Black Mountain
No. 1

Date: 1920s

Here is a famous old girl.

This is the Black Mountain Number 1, who for years waddled out of Burnsville, NC to various points out in the mountains, depending on how far out in the timber the railroad was at that time. She was built in 1882 for a railroad up in Indiana that later became part of the Pennsylvania Railroad. Word has it that when the dam in Johnstown, Pennsylvania broke and flooded the town in 1889, this old girl got the first train in to town to rescue survivors of the disaster.

She was purchased later on for the South & Western railroad, and was their number 5 and earned her keep for George L. Carter helping build the railroad that became the CC&O. She stayed Number 5 on the Clinchfield, until she was sold to the little Black Mountain over in Yancey County, North Carolina. She was small and light on her feet so she suited the little road just fine for many years. My grandpa Riddle rode the Black Mountain a few times as a boy going to his Dad's logging jobs over there and he always commented how remarkably slow the trains went. On one occasion, he and his big brother Tom got off the train at a water tank and kept walking while Number 1 took water. He told me they beat the train to Burnsville by half an hour walking!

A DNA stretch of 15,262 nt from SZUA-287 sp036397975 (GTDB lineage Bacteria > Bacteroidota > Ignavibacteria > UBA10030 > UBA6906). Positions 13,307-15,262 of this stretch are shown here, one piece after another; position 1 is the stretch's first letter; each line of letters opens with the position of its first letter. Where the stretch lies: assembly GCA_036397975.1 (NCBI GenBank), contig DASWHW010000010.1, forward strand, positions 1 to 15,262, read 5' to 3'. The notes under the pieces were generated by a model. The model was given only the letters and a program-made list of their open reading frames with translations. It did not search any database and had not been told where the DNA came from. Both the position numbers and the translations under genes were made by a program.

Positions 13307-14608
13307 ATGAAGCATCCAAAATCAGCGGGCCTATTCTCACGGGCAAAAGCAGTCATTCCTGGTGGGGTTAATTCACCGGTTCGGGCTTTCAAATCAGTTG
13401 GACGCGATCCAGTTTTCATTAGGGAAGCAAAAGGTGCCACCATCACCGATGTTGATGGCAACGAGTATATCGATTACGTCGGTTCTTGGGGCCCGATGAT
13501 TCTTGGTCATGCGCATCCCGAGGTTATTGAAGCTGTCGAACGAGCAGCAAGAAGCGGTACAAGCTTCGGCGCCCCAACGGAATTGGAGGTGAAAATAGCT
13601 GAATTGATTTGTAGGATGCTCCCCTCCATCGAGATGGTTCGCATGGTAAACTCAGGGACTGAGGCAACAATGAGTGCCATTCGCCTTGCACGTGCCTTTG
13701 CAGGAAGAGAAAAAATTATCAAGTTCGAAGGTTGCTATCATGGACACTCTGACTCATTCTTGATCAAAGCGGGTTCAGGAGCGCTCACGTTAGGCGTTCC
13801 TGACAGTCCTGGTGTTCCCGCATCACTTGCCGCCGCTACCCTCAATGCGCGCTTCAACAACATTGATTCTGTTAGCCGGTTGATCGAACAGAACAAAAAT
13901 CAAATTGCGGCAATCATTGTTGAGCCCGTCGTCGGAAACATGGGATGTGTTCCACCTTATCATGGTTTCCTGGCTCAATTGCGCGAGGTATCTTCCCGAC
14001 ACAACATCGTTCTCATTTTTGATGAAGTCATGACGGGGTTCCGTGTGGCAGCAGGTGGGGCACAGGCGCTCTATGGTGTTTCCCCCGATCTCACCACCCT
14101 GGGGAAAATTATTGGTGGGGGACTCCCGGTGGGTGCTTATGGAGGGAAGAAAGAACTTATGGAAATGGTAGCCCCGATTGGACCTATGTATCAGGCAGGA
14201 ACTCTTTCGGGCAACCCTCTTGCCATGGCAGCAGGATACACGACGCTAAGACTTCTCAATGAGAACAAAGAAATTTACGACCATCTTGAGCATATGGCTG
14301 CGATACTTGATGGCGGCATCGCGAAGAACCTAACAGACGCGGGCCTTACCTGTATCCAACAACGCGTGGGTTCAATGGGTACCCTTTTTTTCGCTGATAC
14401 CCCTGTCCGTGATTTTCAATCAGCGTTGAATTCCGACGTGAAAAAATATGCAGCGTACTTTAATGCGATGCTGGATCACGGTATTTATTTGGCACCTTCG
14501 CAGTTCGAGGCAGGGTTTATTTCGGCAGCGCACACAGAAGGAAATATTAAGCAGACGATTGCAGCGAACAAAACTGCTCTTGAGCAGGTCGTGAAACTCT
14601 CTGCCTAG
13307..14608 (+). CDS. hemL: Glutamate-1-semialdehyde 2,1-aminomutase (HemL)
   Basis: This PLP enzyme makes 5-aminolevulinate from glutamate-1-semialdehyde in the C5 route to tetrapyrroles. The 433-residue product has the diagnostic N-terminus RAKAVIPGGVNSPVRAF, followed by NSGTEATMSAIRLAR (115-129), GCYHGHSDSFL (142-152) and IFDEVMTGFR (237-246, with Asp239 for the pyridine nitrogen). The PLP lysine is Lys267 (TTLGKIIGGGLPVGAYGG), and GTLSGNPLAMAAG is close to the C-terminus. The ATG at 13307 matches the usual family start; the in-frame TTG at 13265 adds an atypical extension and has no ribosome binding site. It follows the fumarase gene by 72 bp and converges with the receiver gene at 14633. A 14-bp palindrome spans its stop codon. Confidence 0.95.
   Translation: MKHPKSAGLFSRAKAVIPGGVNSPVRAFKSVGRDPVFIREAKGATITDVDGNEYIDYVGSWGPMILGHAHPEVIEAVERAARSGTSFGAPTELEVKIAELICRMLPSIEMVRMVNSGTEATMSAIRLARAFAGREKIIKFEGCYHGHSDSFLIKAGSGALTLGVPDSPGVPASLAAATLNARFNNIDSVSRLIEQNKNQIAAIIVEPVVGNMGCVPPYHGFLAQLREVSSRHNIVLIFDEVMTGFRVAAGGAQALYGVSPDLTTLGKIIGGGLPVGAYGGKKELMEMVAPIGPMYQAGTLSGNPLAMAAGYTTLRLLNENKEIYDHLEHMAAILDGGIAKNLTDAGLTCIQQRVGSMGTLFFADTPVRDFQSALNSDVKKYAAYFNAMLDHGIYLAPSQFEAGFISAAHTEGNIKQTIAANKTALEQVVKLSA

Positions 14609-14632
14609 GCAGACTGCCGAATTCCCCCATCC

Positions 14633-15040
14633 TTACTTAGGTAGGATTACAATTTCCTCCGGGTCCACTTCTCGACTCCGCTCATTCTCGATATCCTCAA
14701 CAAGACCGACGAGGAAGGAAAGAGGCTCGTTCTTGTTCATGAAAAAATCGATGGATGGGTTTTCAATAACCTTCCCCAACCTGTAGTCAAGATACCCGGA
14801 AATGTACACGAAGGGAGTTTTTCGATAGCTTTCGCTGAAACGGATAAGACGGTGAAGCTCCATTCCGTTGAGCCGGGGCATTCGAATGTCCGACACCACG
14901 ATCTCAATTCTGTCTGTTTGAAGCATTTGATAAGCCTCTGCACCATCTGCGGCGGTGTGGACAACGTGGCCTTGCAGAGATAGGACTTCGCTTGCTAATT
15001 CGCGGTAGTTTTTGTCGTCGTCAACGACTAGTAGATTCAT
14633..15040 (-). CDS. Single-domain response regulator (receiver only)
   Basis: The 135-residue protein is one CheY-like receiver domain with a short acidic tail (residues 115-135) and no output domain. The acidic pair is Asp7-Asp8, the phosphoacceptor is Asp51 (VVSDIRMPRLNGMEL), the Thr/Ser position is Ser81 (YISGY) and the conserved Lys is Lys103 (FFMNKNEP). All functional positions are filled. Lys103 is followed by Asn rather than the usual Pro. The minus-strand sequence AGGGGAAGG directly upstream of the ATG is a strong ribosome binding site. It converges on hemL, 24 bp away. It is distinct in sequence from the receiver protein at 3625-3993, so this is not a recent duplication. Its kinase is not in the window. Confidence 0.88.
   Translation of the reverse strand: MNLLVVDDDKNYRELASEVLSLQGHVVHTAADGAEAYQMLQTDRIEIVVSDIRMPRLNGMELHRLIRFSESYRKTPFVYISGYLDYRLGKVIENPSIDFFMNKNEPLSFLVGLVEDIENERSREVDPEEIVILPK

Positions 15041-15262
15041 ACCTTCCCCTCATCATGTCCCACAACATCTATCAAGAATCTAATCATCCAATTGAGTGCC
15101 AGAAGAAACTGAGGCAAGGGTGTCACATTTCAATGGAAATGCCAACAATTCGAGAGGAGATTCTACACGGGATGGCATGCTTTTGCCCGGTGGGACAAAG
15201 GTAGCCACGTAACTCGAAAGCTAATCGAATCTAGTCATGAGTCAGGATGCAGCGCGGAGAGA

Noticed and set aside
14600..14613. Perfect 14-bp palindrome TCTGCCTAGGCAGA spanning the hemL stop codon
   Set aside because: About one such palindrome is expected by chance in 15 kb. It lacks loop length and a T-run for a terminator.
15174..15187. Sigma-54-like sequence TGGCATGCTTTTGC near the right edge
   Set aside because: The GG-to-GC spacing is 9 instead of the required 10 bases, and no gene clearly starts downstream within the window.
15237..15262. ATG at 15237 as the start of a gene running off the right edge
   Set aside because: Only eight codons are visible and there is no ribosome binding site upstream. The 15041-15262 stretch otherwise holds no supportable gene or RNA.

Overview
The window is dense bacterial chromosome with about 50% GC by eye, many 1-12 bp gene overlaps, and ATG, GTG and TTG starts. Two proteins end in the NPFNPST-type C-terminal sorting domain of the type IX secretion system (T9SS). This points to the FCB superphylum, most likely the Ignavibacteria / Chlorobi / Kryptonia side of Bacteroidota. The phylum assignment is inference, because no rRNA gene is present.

Anyway, by the early 1950's Number 1 was pretty tired. She came back to the Clinchfield and our old friend 99 went to the Black Mountain for a few years, dodging the scrap iron man and working up there as Black Mountain Number 3.